8 System Initiatives to Enhance Child Development and Learning

  1. Technology Usage Screening – to be employed on a routine basis by therapists, physicians, school/daycare/preschool teachers, social workers, counsellors etc.
  1. Media Awareness Programs – yearly Tech Unplug Week consisting of education, tech reduction strategies, and engagement in community programs which promote healthy activities.
  1. Playground Enhancement – establish play space and equipment in daycares/preschools, schools and community settings to include 7-18 year olds and parents, which challenge physical, mental, and social aspects. Equipment might include obstacle course, Barstarzz, skateboard park, benches/picnic tables, fire pits, and HealthBeat equipment .
  1. Outdoor After-School Care and Summer Programs – run by youth, supervised by health, education, and social service workers.
  1. Teach Printing – while children continue to use pencil/paper for spelling, math, short answer socials, science etc, teachers have stopped teaching children to print as evidenced by 4-5 year delays in printing output speeds. Literacy rates are declining (PISA scores 2013). See Move’in Program for additional information on improving printing output speeds.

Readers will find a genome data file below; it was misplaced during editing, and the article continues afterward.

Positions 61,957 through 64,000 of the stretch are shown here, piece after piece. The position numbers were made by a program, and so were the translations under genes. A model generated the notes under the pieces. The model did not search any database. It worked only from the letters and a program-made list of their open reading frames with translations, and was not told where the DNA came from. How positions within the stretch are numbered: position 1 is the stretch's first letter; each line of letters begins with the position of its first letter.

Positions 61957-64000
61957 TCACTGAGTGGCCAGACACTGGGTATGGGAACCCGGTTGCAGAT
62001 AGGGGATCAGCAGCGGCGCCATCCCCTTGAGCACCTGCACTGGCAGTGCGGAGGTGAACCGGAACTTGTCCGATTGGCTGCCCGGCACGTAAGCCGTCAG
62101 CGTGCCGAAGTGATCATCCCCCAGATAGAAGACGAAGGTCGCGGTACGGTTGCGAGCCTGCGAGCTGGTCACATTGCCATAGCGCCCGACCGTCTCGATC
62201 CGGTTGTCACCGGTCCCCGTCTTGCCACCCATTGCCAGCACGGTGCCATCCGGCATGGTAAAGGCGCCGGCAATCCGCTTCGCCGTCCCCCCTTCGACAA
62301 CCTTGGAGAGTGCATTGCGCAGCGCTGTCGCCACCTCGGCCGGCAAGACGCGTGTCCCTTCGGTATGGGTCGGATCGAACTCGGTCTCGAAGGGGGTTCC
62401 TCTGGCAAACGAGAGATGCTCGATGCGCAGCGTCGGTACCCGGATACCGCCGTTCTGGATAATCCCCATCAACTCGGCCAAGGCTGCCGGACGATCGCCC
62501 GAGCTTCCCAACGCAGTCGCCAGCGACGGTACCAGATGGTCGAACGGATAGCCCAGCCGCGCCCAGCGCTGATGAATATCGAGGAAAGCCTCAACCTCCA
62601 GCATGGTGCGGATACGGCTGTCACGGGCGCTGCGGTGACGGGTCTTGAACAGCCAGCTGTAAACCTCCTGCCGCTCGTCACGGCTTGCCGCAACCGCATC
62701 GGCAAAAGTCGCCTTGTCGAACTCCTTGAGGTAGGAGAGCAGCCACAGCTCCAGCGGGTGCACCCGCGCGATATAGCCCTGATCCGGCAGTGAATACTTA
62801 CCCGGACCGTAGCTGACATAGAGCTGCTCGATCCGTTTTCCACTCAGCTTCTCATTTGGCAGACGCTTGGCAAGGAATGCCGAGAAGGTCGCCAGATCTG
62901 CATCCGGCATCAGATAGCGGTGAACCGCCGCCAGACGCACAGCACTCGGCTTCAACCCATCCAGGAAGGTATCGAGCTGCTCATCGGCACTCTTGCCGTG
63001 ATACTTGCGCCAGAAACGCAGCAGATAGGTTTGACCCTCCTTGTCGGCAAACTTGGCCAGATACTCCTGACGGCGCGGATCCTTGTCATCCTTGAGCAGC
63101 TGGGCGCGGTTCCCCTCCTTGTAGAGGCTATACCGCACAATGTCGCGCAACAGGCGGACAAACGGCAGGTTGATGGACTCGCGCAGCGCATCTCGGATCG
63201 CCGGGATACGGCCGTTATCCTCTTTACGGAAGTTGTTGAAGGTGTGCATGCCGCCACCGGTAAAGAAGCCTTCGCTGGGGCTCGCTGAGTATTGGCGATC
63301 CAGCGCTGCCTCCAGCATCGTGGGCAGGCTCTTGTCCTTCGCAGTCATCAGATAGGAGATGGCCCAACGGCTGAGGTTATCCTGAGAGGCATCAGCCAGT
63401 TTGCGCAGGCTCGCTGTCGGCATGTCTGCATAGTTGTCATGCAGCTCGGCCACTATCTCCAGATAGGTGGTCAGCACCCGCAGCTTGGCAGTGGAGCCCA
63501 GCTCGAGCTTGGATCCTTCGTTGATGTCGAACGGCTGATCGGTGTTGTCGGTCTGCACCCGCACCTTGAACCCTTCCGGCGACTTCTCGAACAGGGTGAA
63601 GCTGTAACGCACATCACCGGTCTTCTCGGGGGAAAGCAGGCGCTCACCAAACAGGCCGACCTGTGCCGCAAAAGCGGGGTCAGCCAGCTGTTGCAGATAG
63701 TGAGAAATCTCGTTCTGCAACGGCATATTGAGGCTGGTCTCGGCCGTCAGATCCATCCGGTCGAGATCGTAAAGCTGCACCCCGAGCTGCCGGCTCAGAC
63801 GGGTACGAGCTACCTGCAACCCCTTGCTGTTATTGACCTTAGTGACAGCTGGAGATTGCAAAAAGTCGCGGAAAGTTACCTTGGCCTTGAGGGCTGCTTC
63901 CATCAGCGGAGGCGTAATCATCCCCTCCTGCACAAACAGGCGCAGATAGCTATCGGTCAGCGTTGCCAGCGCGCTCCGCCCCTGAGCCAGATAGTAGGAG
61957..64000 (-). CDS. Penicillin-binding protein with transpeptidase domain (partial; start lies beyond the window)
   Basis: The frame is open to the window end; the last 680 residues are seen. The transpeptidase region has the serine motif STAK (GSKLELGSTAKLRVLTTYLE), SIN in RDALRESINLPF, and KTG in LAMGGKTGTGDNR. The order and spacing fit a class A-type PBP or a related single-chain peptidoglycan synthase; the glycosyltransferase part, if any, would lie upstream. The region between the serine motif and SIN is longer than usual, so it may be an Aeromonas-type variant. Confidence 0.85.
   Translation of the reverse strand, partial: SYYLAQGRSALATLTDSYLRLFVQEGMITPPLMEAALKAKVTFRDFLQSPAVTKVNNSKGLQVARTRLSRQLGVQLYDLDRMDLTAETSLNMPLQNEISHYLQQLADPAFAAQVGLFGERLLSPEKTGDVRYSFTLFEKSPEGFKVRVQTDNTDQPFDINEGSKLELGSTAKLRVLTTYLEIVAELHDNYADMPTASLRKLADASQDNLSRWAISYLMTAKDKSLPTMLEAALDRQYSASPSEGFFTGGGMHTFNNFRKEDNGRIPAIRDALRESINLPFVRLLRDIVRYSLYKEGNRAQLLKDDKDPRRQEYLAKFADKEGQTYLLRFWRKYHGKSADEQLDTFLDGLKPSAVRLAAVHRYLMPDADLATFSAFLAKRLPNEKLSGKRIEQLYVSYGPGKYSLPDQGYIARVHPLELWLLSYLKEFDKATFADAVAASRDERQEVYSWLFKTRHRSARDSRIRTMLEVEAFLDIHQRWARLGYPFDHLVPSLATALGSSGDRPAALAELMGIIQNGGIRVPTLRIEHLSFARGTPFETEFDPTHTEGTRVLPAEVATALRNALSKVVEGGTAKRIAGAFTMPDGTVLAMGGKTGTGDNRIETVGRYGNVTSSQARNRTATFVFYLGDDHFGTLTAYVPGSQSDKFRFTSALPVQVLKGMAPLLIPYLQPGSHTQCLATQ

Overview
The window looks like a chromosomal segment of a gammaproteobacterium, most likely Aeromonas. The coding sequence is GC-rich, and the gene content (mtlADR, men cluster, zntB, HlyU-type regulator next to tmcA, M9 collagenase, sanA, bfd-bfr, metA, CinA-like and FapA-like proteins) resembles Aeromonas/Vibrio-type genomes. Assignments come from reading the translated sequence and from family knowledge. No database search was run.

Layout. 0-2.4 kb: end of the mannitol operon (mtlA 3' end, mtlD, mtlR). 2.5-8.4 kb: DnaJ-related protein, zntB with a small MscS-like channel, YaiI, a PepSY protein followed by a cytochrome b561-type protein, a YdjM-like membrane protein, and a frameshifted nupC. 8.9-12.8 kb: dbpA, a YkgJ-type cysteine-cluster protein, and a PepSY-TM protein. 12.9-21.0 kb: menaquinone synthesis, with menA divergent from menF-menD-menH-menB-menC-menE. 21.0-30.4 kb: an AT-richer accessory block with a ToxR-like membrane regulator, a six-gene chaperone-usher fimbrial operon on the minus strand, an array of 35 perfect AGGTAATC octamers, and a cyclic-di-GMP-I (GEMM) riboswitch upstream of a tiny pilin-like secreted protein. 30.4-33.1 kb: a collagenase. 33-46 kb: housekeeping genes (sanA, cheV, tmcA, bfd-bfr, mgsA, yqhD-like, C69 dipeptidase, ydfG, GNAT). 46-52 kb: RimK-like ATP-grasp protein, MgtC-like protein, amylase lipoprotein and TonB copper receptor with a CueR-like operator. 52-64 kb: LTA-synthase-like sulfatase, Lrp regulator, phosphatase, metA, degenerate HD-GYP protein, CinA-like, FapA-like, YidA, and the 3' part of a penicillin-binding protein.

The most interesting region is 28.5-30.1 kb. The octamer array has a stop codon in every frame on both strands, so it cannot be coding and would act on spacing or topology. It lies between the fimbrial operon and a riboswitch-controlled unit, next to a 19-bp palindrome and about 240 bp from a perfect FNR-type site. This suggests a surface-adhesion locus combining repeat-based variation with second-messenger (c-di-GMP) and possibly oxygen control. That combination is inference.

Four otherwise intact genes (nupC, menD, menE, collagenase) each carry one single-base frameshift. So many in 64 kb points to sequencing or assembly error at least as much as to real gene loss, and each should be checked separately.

1. Provide Space and Equipment for Self-Regulation – use of sensorimotor tools and techniques in classrooms and gyms that stimulate tactile (Body Sock, weighted bean bags), proprioceptive (slam ball, TRX, rings, exercise bike), and vestibular systems (Hokki Chair, Move-N-Sit cushions, suspended swings), improve self-regulation, as do provision of sensory deprivation areas. See Zone’in Program for additional information on improving self-regulation.
  1. Parent Coaching – Ten Steps Triple P – Positive Parenting Program includes 10 one minute video clips, and Strongest Families is an online family support for problematic child behavior .
  1. Technology Reduction – after implementation of all of above, maybe we can get down to the not so favored task of implementing technology reduction initiatives. While obvious, child and family technology addiction is not recognized in North America, and consequently, treatment centres are scarce. Viewing technology addiction centres for children and youth in China, South Korea, and Portugal might assist NA in planning for the future. Restriction of online pornography (England, Scotland, Iceland), and turning off the internet at night (Portugal), are likely to be our future as well. See Unplug’in Program for additional information on improving child skills and confidence in activities alternate to technology.

Cris Rowan is an impassioned pediatric occupational therapist, biologist, speaker, and author of “Virtual Child – The terrifying truth about what technology is doing to children”. Cris can be reached at